Spare a thought for the poor souls at the Guardian. It’s now more than a month since they were allowed into their swanky offices near King’s Cross. And there’s no sign of an imminent return.
ICYMI: the Guardian confirmed last month that it had suffered a ransomware attack and that the personal data of some staff members had been accessed. The “highly sophisticated cyberattack” was detected on 20 December and staff have been working from home since.
Staff complain of having been “kept in the dark” by management in recent weeks. Possibly cognisant of this, the Guardian’s executive team hosted a call with staff on Tuesday 31 January to update them. The Chatterer’s pals still don’t seem to have a clear idea, though, of when exactly they will be able to make their long-awaited return to the London office.
Insiders tell the Chatterer that a “phased return” is apparently slated for late February. In the meantime some teams have begun to congregate in a WeWork shared office space.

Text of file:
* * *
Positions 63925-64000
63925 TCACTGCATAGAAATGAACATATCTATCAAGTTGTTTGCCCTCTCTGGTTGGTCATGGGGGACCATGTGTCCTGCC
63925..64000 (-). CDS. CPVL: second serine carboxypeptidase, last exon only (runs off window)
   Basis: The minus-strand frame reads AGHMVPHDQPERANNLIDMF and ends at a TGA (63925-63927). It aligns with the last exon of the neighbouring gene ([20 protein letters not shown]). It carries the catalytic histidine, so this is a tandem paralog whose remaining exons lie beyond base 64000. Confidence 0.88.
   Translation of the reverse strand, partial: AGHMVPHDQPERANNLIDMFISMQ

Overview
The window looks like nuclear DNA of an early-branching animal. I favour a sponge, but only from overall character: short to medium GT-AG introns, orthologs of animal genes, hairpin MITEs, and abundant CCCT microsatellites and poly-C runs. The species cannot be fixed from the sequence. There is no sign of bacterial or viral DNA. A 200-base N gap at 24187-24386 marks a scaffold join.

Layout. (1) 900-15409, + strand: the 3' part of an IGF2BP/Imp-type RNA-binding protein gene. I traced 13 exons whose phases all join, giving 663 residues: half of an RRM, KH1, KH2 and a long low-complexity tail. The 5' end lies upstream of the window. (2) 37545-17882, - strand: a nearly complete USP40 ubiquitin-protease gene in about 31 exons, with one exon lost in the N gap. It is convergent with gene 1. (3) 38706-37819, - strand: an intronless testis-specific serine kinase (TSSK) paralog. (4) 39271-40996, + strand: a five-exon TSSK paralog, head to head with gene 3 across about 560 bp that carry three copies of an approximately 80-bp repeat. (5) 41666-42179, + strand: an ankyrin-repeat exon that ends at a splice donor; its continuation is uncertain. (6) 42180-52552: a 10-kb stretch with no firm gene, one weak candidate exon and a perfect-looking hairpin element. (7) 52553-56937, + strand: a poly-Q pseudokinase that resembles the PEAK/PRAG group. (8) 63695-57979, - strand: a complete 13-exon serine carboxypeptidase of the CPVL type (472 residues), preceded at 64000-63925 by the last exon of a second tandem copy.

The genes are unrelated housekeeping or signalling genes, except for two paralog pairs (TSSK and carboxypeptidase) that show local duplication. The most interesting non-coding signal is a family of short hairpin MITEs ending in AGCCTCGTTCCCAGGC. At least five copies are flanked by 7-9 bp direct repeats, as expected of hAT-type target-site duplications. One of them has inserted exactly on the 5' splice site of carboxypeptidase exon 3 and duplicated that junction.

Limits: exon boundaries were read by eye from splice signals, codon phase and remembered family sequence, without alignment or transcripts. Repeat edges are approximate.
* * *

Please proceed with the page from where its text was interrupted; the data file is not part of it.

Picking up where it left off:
This might seem a bit OTT, notes one source, considering the Guardian – like most other newsrooms – coped alright during the pandemic. But the Chatterer can certainly sympathise with the idea that staff might be craving some old-fashioned newsroom atmosphere.
Meanwhile, Australia’s Financial Review reports today that the personal information of 140 people who worked for Guardian Australia – “including tax file numbers, bank account and superannuation details, salary and addresses” – were exposed as part of the ransomware attack.
How much worse can things get for the Guardian?
[See also: The Zahawi affair only proves the power of journalism]